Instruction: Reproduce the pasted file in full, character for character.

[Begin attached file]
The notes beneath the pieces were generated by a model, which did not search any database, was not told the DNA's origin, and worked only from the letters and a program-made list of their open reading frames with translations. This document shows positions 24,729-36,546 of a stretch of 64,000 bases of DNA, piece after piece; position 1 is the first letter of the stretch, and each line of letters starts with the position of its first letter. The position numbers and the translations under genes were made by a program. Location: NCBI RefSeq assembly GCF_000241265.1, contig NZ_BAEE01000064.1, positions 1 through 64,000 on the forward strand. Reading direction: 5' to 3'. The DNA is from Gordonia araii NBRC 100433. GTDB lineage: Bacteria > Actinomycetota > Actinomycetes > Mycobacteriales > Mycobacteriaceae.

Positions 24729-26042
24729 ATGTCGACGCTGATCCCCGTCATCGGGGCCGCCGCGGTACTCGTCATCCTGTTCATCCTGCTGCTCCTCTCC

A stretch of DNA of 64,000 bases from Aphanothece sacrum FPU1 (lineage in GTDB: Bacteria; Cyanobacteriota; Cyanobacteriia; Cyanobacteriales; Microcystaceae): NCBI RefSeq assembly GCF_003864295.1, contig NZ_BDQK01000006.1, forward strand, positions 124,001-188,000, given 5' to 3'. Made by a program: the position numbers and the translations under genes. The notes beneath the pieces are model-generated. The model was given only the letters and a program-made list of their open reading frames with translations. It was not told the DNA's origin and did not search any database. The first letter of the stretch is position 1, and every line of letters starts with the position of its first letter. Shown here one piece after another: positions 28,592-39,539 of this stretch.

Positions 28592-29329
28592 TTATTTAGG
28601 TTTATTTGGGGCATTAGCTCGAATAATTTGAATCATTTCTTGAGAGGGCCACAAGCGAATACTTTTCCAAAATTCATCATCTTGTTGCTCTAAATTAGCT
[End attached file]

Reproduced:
The notes beneath the pieces were generated by a model, which did not search any database, was not told the DNA's origin, and worked only from the letters and a program-made list of their open reading frames with translations. This document shows positions 24,729-36,546 of a stretch of 64,000 bases of DNA, piece after piece; position 1 is the first letter of the stretch, and each line of letters starts with the position of its first letter. The position numbers and the translations under genes were made by a program. Location: NCBI RefSeq assembly GCF_000241265.1, contig NZ_BAEE01000064.1, positions 1 through 64,000 on the forward strand. Reading direction: 5' to 3'. The DNA is from Gordonia araii NBRC 100433. GTDB lineage: Bacteria > Actinomycetota > Actinomycetes > Mycobacteriales > Mycobacteriaceae.

Positions 24729-26042
24729 ATGTCGACGCTGATCCCCGTCATCGGGGCCGCCGCGGTACTCGTCATCCTGTTCATCCTGCTGCTCCTCTCC

A stretch of DNA of 64,000 bases from Aphanothece sacrum FPU1 (lineage in GTDB: Bacteria; Cyanobacteriota; Cyanobacteriia; Cyanobacteriales; Microcystaceae): NCBI RefSeq assembly GCF_003864295.1, contig NZ_BDQK01000006.1, forward strand, positions 124,001-188,000, given 5' to 3'. Made by a program: the position numbers and the translations under genes. The notes beneath the pieces are model-generated. The model was given only the letters and a program-made list of their open reading frames with translations. It was not told the DNA's origin and did not search any database. The first letter of the stretch is position 1, and every line of letters starts with the position of its first letter. Shown here one piece after another: positions 28,592-39,539 of this stretch.

Positions 28592-29329
28592 TTATTTAGG
28601 TTTATTTGGGGCATTAGCTCGAATAATTTGAATCATTTCTTGAGAGGGCCACAAGCGAATACTTTTCCAAAATTCATCATCTTGTTGCTCTAAATTAGCT